When she was six, he had her put on a life jacket for cushion, told her not to touch the hot ejected casings, and started her on a bolt-action Ruger .22, sitting at the kitchen table and bracing the gun on a rolled-up towel. Grandpa must've heard the shots on his way back from the liquor store because he came in wearing jeans and a terry-cloth bathrobe and leather slippers with little leather tassels, and he stood in the doorway and said, "Goddamn it, Marty." Daddy was sitting in a chair beside Turtle reading Hume's An Enquiry Concerning the Principles of Morals, and he turned the book upside down on his thigh to keep his place and said, "Go to your room, kibble," and Turtle walked creakingly up the stairs, unrailed and without risers, plank treads cut from a redwood burl, old-growth stringers cracked and torqued with their poor curing, their twisting drawing the nails from the treads, exposed and strained almost to shearing, the men silent below her, Grandpa watching her, Martin touching the gilt lettering on the spine of his book with the pad of his forefinger. But even upstairs, lying on her plywood bed with the army surplus bag pulled over herself, she could...

Reviews-
  • Publisher's Weekly

    June 26, 2017
    Room meets Rambo in this emotionally fraught first novel. Fourteen-year old Julia “Turtle” Alveston is growing up in Northern California, near Mendocino, under the overprotective eye of her abusive father, Martin, who, for all intents and purposes treats her like they live in a two-person survivalist camp—he teaches her how to shoot and hunt in the wild, and abuses and sexually molests her. Even though she goes to school, Turtle feels cut off from her fellow middle-school students until the day she meets Jacob, a high school student whose sudden appearance in her life forces her to question for the first time the way she’s being raised. Martin adds a new member to the family, which forces Turtle to make a bold move to keep his history of abuse from repeating itself, leading to a suspenseful and bloody climax at a teenage house party. In Turtle, Tallent has crafted a resourceful and resilient character. Unfortunately, Martin is such an obvious psycho creep that readers will wonder why the characters he interacts with—Turtle’s teachers, a friend from the old days—don’t see through him. Jacob, too, in the dialogue the author puts in his mouth, doesn’t sound like a real teenager. In the end, though, Turtle’s story is harrowingly visceral.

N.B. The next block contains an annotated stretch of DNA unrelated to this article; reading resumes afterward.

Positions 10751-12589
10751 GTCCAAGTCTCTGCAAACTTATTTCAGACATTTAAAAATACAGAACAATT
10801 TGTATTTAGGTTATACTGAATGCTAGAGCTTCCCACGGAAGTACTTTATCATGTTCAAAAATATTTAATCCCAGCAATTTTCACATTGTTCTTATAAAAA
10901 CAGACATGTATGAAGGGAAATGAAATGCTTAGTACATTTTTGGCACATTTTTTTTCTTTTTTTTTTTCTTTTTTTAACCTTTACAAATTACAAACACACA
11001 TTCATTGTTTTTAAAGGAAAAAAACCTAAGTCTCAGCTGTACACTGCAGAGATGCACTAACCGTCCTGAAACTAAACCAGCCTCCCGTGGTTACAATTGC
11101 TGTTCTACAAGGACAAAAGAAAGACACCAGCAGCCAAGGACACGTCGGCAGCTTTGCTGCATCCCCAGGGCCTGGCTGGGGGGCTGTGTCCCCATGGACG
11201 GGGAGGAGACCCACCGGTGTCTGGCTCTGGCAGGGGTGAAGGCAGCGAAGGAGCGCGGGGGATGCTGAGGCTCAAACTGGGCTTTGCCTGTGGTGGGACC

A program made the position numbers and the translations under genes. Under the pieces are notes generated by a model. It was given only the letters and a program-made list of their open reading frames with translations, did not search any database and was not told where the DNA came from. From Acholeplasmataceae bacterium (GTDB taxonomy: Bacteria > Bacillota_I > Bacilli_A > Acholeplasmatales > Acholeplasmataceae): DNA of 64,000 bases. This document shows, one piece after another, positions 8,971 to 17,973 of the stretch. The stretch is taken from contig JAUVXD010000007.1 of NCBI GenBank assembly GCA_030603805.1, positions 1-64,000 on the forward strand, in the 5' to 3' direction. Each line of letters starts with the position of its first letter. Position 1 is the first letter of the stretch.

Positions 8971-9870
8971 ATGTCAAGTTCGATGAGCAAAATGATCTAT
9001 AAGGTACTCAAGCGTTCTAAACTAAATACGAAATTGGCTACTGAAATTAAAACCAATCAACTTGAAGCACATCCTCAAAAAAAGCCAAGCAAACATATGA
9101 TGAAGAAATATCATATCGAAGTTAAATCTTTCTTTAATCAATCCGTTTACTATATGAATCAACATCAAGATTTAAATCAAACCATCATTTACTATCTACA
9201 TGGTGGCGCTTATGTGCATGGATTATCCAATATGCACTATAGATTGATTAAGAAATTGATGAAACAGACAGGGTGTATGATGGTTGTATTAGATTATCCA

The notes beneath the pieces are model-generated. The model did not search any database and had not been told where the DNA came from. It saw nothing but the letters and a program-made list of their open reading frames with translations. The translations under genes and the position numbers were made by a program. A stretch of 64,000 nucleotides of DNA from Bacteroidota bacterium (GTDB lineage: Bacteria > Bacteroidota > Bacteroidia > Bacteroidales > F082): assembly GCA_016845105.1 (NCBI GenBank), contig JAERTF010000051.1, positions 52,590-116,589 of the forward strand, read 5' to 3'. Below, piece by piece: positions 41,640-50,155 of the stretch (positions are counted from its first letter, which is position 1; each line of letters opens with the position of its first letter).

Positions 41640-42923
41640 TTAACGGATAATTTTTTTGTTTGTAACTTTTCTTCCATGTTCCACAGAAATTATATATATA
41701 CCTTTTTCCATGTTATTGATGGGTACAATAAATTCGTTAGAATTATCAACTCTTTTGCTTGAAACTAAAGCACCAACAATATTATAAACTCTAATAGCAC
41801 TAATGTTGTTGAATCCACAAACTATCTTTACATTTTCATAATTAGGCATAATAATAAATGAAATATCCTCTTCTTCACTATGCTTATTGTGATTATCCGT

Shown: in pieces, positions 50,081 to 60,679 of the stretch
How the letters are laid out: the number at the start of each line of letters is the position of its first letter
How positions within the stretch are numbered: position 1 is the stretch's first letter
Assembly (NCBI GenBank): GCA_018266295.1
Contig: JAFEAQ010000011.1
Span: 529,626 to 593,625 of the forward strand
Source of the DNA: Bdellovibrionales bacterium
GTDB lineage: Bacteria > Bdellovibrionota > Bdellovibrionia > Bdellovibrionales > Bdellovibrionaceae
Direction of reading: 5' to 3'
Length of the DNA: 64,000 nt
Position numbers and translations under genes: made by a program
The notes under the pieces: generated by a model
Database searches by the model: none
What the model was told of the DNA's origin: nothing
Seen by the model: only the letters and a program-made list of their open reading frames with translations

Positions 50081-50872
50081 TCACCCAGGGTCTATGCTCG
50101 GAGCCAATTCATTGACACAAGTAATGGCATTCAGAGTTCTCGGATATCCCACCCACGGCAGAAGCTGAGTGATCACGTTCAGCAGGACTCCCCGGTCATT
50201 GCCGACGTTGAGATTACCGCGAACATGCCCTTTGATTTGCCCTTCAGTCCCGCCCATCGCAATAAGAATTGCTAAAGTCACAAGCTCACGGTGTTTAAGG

• Kirkus

    Starred review from June 15, 2017
    A 14-year-old girl struggles to escape her father's emotional and physical abuse in this harrowing debut.Turtle (born Julia) lives with her father, Martin, in the woods near the Mendocino coast. Their home is equipped like a separatist camp, and Martin opines officiously about climate change when he isn't training Turtle in gun skills or, at night, raping her. Unsurprisingly, Turtle is isolated, self-hating, and cruel to her classmates. She also possesses the kind of strength that suggests she could leave Martin if she had help, but her concerned teacher and grandfather are unsure what to do, and once Martin pulls her out of school and her grandfather dies, the point is moot. Can she get out? Tallent delays the answer to that question, of course, but before the climax he's written a fearless adventure tale that's as savvy about internal emotional storms as it is about wrangling with family and nature. Turtle gets a glimpse of a better life through Jacob, a classmate from a well-off family ("she feels brilliantly included within that province of things she wants"), and her efforts to save him in the woods earn his admiration. But when Martin brings another young girl home, Turtle can't leave for fear of history repeating. Tallent often stretches out visceral, violent scenes--Turtle forced to sustain a pull-up as Martin holds a knife beneath her, homebrew surgery, eating scorpions--to a point that is nearly sadistic. But he plainly means to explore how such moments seem to slow time, imprinting his young characters deeply. And he also takes care with Martin's character, showing how the autodidact, hard-edged attitude that makes him so monstrous also gives Turtle the means to plot against him. Ultimately, though, this is Turtle's story, and she is a remarkable teenage hero, heavily damaged but admirably persistent. A powerful, well-turned story about abuse, its consequences, and what it takes to survive it.